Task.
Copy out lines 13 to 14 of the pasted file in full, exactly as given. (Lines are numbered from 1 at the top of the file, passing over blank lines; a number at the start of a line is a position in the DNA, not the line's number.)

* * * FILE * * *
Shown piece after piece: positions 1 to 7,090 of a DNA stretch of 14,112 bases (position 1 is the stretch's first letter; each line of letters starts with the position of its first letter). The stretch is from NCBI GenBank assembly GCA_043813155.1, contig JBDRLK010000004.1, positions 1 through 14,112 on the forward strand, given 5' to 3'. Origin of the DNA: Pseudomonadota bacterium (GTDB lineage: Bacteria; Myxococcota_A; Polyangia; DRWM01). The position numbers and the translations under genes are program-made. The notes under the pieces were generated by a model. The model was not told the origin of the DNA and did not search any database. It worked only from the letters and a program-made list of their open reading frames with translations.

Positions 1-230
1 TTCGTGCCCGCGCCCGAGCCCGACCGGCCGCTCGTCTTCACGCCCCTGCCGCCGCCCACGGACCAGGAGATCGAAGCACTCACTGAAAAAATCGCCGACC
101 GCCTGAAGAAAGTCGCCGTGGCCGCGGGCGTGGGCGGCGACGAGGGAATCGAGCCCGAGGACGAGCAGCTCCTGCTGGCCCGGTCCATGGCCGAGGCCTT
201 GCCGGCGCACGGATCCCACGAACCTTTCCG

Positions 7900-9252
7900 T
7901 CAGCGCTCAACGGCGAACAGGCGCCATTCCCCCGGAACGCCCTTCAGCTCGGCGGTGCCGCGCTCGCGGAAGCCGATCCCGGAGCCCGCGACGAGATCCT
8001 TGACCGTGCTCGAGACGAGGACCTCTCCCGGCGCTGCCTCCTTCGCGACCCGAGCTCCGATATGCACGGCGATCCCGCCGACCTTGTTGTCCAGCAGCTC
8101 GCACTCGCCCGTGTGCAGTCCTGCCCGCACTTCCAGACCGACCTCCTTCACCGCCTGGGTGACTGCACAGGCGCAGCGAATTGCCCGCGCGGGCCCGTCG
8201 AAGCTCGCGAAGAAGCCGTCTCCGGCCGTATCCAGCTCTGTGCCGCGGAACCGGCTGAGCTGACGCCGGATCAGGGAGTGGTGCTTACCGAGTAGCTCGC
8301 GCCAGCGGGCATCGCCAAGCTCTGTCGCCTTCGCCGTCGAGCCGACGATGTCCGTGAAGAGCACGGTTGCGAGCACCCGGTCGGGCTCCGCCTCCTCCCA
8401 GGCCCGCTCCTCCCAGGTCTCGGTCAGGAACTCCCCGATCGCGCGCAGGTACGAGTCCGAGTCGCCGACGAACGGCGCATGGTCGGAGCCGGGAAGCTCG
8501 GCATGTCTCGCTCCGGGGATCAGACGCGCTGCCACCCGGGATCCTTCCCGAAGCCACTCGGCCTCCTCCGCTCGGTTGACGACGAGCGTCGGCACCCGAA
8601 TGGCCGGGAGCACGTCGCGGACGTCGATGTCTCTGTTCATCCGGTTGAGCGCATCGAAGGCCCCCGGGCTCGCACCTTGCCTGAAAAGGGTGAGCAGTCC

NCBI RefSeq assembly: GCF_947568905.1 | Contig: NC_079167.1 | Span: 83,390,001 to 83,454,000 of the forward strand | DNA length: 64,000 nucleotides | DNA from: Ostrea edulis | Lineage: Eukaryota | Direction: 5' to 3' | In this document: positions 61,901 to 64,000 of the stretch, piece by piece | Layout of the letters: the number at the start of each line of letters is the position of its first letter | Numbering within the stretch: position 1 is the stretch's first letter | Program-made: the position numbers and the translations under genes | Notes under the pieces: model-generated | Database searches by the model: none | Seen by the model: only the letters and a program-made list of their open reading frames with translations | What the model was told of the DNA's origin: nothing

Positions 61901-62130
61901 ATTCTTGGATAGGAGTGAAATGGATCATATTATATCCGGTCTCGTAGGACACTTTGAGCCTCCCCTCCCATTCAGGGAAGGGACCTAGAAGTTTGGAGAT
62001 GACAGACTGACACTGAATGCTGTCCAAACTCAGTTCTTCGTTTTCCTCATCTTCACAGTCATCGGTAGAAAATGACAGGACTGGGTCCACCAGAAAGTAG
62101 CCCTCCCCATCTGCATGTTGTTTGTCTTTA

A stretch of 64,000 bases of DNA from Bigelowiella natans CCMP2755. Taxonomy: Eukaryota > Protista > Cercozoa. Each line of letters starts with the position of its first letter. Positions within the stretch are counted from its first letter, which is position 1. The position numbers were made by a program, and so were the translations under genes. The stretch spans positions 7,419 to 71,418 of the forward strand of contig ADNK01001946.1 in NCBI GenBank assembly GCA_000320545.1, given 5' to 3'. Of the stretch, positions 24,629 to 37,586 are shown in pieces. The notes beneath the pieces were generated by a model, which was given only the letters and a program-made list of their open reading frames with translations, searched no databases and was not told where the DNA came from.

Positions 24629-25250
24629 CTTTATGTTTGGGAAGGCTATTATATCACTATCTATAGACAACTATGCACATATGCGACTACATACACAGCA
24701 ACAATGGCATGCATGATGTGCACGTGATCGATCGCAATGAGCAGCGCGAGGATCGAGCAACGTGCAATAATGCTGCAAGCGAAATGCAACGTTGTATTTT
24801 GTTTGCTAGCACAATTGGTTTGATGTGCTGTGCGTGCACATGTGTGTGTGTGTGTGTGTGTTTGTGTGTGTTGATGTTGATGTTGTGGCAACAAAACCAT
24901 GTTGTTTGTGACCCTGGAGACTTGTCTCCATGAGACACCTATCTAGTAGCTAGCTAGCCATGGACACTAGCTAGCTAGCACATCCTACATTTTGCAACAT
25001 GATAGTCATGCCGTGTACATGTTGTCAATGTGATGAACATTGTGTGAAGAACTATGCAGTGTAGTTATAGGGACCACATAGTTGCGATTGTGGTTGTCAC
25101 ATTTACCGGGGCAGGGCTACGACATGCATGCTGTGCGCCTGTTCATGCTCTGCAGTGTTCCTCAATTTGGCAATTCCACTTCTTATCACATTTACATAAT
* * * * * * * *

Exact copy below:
8401 GGCCCGCTCCTCCCAGGTCTCGGTCAGGAACTCCCCGATCGCGCGCAGGTACGAGTCCGAGTCGCCGACGAACGGCGCATGGTCGGAGCCGGGAAGCTCG
8501 GCATGTCTCGCTCCGGGGATCAGACGCGCTGCCACCCGGGATCCTTCCCGAAGCCACTCGGCCTCCTCCGCTCGGTTGACGACGAGCGTCGGCACCCGAA